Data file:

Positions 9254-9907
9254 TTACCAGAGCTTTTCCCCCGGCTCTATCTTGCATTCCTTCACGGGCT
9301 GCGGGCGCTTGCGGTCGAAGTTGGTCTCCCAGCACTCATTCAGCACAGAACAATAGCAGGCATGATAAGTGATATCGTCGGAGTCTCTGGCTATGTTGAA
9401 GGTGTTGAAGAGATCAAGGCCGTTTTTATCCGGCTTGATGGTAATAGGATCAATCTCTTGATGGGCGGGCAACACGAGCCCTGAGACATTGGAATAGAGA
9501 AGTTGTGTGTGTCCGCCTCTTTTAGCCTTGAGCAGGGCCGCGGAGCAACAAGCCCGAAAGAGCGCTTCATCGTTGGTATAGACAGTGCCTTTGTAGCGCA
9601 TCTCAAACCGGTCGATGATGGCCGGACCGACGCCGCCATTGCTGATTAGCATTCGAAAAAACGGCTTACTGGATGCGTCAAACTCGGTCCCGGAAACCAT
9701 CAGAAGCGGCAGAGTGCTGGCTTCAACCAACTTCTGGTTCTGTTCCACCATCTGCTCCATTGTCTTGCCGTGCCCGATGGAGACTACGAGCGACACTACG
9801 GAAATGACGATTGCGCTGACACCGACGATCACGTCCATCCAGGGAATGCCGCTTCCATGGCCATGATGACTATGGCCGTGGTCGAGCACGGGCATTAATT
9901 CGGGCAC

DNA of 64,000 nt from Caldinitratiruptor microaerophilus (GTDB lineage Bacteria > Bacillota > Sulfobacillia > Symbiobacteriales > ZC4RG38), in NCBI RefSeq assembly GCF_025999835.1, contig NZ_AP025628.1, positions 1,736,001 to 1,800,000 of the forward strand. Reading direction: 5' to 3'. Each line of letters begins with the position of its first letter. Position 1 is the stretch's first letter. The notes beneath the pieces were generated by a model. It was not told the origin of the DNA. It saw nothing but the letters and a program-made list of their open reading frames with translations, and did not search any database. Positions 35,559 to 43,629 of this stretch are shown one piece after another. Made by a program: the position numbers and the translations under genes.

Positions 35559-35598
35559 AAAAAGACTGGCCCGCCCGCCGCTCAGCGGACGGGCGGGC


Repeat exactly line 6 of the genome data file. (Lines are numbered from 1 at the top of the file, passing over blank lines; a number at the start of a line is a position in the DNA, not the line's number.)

9601 TCTCAAACCGGTCGATGATGGCCGGACCGACGCCGCCATTGCTGATTAGCATTCGAAAAAACGGCTTACTGGATGCGTCAAACTCGGTCCCGGAAACCAT